The end of Tunnel Cave, a slippery slide down into the pool (photo Garry K Smith).

Group shot at the end of The Tunnel Cave (photo Garry K Smith).

Me at the end, to prove I was there lol (photo Garry K Smith).

I have to say that I really enjoyed this cave and will try for a permit for us in August (the sign that says you can’t cave between May and September was a little ambiguous).

We tramped back to the cars and made arrangements for the next day, then Garry and I headed off with my GPS to find tomorrow’s Cave, Cathedral Cave.  Reason #2 for a recce (know what other caves are in the area and where they are) … we tramped all over the hillside, we didn’t have a topo map so had to rely on a GR we’d been given.  Tramped back and forth, trying to figure out which way the GPS wanted us to go, neither Garry nor I were any good at reading the bloody thing!  After about 45 minutes, we finally stumbled upon it, in a spot that neither of us had expected it to be.  Certainly cut out a lot of looking around the next morning! And if I hadn’t gone on this trip with Garry I would never have known the cave was there!  So, early next morning we headed off again for the Reserve.

Garry setting up the caving ladder for the dodgy 2m drop down the hole.

Caving ladder set up and “we’re going in” (photo Garry K Smith).

The route in wasn’t the friendliest I’ve ever done, some drops through the rock pile that you had to be wary of.

Another drop, you had to watch your foot placement so you didn’t slip down.

Down the bottom and there’s the barrier to prevent tourists from going further. A pipe with a lock. Garry and I had picked up the key for this cave on Friday as we went through Bathurst on the drive up.

Try as he might (and those of us with smaller hands also gave it a go), but the just wouldn’t fit into the lock.  Reason #3 to do a recce (do the keys work?)- in August when we go to do this cave, we’ll have to make sure it’s the right key that we get!  The “gate” to prevent people going into the good part of the cave (photo Garry K Smith),

In actual fact, it was sort of a blessing that the key didn’t fit, as we sat around bemoaning the fact we couldn’t go any further, Gus explored up another small passage and found a gold mine so to speak.  A passage off that you wouldn’t have bothered with – really special with old rim pools (photo Garry K Smith).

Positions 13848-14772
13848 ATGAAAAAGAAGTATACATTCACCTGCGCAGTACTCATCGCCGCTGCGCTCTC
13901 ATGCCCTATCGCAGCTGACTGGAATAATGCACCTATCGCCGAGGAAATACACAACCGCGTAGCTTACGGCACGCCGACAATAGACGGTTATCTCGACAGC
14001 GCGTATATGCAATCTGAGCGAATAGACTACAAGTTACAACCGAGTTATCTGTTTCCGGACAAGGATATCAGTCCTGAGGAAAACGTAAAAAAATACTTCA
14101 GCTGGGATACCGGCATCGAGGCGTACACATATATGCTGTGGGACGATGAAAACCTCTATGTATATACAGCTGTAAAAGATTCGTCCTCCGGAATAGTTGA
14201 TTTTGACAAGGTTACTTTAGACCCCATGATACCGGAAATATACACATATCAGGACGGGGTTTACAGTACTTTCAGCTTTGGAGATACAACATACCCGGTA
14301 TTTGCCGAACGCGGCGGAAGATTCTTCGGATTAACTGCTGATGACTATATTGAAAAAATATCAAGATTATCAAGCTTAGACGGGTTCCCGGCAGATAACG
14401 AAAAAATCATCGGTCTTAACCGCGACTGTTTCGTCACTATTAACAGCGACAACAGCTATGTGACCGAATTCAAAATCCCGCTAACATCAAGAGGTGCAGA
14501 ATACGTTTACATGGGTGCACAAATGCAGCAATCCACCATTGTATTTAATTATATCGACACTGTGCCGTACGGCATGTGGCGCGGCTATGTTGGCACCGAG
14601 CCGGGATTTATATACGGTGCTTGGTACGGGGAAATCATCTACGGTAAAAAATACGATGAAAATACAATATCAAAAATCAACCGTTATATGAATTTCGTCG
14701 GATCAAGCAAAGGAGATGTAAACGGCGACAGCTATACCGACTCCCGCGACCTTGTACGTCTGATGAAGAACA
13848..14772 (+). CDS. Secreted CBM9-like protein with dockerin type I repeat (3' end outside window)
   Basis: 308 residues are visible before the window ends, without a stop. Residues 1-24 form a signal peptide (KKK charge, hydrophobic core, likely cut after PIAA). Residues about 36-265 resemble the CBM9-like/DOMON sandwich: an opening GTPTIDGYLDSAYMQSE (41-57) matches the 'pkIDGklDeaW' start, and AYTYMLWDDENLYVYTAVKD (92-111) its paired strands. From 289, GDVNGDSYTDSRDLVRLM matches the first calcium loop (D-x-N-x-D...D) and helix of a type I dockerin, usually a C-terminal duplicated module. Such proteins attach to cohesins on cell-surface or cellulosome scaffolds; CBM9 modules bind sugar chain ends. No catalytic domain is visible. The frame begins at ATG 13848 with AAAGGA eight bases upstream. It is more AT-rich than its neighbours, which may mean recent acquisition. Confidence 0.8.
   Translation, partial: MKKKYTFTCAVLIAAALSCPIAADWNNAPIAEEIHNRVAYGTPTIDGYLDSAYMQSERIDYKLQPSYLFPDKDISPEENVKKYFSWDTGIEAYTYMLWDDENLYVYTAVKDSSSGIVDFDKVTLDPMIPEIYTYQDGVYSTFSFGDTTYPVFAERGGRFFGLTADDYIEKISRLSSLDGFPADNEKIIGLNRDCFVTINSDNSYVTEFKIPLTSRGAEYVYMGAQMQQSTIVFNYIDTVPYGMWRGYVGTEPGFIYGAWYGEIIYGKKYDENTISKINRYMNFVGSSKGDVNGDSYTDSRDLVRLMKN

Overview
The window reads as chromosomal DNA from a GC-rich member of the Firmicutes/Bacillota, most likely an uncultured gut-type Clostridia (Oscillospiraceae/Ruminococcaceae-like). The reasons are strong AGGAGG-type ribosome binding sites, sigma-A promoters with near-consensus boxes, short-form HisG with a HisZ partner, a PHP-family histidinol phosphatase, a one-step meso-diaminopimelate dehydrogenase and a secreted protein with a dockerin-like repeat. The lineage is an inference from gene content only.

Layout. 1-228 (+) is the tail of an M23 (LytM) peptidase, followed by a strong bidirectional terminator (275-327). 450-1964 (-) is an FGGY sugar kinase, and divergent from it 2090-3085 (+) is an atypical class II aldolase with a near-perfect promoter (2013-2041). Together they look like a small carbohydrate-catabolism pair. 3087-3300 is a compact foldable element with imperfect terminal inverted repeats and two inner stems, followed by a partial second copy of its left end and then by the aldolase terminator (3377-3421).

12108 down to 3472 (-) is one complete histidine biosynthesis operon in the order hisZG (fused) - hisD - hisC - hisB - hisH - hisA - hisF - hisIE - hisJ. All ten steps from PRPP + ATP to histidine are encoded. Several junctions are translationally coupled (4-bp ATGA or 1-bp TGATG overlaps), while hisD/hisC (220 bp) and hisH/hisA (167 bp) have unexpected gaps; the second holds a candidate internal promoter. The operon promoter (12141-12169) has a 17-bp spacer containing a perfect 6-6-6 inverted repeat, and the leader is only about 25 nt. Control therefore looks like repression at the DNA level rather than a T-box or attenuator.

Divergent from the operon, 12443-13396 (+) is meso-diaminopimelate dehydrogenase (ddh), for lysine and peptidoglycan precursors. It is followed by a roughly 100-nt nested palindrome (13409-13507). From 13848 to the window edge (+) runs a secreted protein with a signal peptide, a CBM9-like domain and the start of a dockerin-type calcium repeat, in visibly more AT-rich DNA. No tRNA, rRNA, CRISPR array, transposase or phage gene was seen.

The rim pools (photo Garry K Smith).

There was also a nice shawl in this small passage.

What you had to go through to get to this small passage!

And then we’re all out, muddy, a bit disappointed in the key not fitting, but having found a good passage anyway – that others would probably overlook!

Thanks Garry for a great trip, although I was reluctant at first it turned out to be a magic weekend, and the weather was GREAT.  Thanks for your company on the drive to Orange!

So, for our trip in August, I know a few pitfalls to avoid, how to find the caves, and which ones to apply for a permit for – recces aren’t a bad thing (lol).

Banner:   The group, photo Garry K Smith, Thank you sooooo much for your professional photos Garry.

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2 Responses to 3 reasons you should always do a recce

  1. Kathy Leslie says:

    Good morning , Marilyn!
    I am binge watching again and enjoying all of your treks from my easy chair on a rainy morning here in Minnesota. Raining on a lot of Memorial Day Parades today. We have been having a very stormy May.
    Are you making any plans to come to the US ? At one time you mentioned wanting to see Bryce and Zion and Southwest. Spectacular scenery there!
    Thanks again for sharing!

    • marilyn says:

      Hi Kathy, love it when you binge watch! It’s freezing here at the moment, put the central air on last night it was so cold. Hopefully this cold front will pass through before the weekend. No, haven’t got any plans for US atm, there’s a lot of trips coming up in Oz and NZ over the next 12 months, so will be flat out with that!